Cesar Sayoc, the Florida man accused of mailing explosive devices to more than a dozen politicians and media figures who have been critical of President Trump, pleaded guilty Thursday in federal court.
Sayoc, 57, was arrested and charged in October after a series of possible explosive devices were sent to former president Barack Obama, former secretary of state Hillary Clinton and the news network CNN, among others. Officials said he sent a total of 16 devices to 13 people across the country.
On Thursday, Sayoc appeared in a Manhattan courtroom and read from a brief written statement in a quiet, raspy voice. Naming recipients of the packages, Sayoc acknowledged that he had created the devices — using materials that included powder from fireworks — and sent them in the mail.
“I knew these actions were wrong. I’m extremely sorry,” Sayoc said. He briefly lost his composure at one point while speaking, prompting his attorneys to rub his back.
Responding to a question from U.S. District Judge Jed S. Rakoff, Sayoc said: “I was aware of the risk that they would explode.”
Sayoc’s guilty plea had been anticipated since his court docket showed last week that a pretrial conference scheduled for Thursday had been changed to a “plea” hearing. He had previously pleaded not guilty.
An attorney for Sayoc did not immediately respond to a request for comment. Sayoc, who faces a maximum possible sentence of life in prison, is scheduled to be sentenced on Sept. 12.
The string of potentially explosive packages caused panic across the country as they were received or intercepted en route to current and former government officials as well as prominent political donors. The packages were addressed to two former presidents — Obama and Bill Clinton — along with sitting United States senators, the actor Robert De Niro and the billionaire activist George Soros, among others.
All of the targets had criticized Trump, who had apparently become the focus of Sayoc’s intense admiration.
People who knew Sayoc have described his peripatetic existence, saying that he lived for years out of his van while working as a DJ or bouncer at strip clubs. He was charged with a number of crimes over the years, including theft and battery; in one case, he was accused of invoking Sept. 11, 2001, attacks while threatening the power company.
In court on Thursday, Sayoc responded to questions posed by the judge by saying he had dealt with alcohol issues in the past.
Sayoc’s van became a prominent symbol online after his arrest, adorned with images of Trump and criticisms of Trump’s foes, including several of the individuals who authorities said were targeted by the packages.
After Sayoc was arrested, Trump said he “did not see my face on the van” and acknowledged: “I heard he was a person who preferred me over others.”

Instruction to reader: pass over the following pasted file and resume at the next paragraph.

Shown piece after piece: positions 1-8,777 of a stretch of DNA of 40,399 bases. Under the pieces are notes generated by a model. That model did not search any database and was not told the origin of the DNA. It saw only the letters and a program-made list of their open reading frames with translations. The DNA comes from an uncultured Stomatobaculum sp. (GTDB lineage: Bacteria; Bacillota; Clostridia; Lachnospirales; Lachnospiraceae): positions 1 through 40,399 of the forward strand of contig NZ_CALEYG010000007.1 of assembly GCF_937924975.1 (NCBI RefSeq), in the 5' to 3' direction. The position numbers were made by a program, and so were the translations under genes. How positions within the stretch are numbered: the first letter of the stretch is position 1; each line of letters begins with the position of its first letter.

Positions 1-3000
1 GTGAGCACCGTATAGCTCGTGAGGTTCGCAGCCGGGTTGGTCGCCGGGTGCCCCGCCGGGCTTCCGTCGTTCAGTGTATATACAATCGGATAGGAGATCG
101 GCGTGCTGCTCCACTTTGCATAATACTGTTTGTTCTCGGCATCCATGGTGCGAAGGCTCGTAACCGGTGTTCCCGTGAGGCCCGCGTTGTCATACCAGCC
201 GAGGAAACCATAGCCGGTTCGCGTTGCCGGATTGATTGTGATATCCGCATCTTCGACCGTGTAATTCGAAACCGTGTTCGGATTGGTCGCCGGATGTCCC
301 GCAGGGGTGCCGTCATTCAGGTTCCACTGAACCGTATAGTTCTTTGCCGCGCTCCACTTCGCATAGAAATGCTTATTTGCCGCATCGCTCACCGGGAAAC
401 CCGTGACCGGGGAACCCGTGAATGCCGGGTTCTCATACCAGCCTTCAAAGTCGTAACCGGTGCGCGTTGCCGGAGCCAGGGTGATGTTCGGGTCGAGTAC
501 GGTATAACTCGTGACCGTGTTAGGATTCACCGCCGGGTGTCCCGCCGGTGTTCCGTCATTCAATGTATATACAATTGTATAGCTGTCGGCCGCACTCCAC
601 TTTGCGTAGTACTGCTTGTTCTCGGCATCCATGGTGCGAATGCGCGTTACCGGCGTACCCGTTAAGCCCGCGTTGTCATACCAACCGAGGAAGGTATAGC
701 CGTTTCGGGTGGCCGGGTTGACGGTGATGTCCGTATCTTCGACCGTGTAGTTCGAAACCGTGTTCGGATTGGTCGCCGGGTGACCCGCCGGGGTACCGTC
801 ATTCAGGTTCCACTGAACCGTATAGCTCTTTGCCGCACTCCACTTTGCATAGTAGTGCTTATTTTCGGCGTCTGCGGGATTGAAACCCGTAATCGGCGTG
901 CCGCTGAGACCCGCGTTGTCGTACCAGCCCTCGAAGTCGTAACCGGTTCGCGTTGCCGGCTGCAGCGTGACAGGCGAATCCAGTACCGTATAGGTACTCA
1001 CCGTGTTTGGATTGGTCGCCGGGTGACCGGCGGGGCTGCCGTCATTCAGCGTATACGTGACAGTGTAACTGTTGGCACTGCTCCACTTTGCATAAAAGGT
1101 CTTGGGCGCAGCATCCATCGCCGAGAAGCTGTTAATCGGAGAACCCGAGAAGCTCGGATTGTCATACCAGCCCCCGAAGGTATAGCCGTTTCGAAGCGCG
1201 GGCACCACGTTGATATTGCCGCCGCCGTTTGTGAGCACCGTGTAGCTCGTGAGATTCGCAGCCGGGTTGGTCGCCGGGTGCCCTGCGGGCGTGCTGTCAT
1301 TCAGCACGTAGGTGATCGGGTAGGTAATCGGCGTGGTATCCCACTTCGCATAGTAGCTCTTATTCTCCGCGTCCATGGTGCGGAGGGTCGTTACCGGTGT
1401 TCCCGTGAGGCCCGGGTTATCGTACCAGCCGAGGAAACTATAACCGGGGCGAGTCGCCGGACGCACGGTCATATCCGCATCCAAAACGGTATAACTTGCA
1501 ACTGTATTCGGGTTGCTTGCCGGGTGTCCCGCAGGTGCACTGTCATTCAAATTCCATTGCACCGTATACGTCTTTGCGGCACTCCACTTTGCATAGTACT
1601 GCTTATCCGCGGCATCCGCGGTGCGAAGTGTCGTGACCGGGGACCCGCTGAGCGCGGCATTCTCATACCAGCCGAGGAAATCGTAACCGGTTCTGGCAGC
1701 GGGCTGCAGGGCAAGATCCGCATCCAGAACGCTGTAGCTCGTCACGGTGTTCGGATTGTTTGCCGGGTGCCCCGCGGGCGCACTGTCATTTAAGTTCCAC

Trump and his allies have repeatedly pushed back against the idea that his incendiary rhetoric could be linked to extremist violence, including most recently in the wake of the New Zealand mosque attacks. The suspected attacker there referred to immigrants as “invaders” in a manifesto, similar to the language authorities say a gunman used before opening fire in a Pittsburgh synagogue.
Trump has also used the same wording, including not long after the New Zealand attack. Pressed on the criticisms, Mick Mulvaney, the acting White House chief of staff, said Sunday that it was “absurd” to connect Trump’s statements with the New Zealand manifesto.
“There are folks who just don’t like the president, and everything that goes wrong, they’re going to look for a way to tie that to the president,” Mulvaney said on “Fox News Sunday.”
Federal officials called the wave of potential explosive devices sent out in October 2018 a “domestic terror attack” and accused Sayoc of endangering numerous lives. Prosecutors said Sayoc began searching for the homes of some people targeted as early as last July and continued into the fall. Authorities also continued to recover more devices after Sayoc was arrested.
The first package was found on Oct. 22, a Monday, and the investigation and anxiety only grew as more devices were identified in the days that followed. CNN’s New York offices were evacuated when a package addressed to John Brennan, the former CIA director, was found in the mailroom, a situation that played out on live television. Packages were soon found in Florida, Delaware and California.
By that Friday, authorities closed in on Sayoc outside an auto supply store in Plantation, Fla., after finding what Christopher A. Wray, the FBI director, said was a fingerprint on one of the envelopes containing a device. Wray also said there were potential DNA matches connecting Sayoc to some of the devices.
While none of the devices detonated, Wray said they were “not hoax devices.” Authorities said all 16 were similar, describing them as “improvised explosive devices” containing pipe filled with explosive material, wiring and a small clock. Some, they added, also held shards of glass.
Honan, a freelance journalist, reported from New York.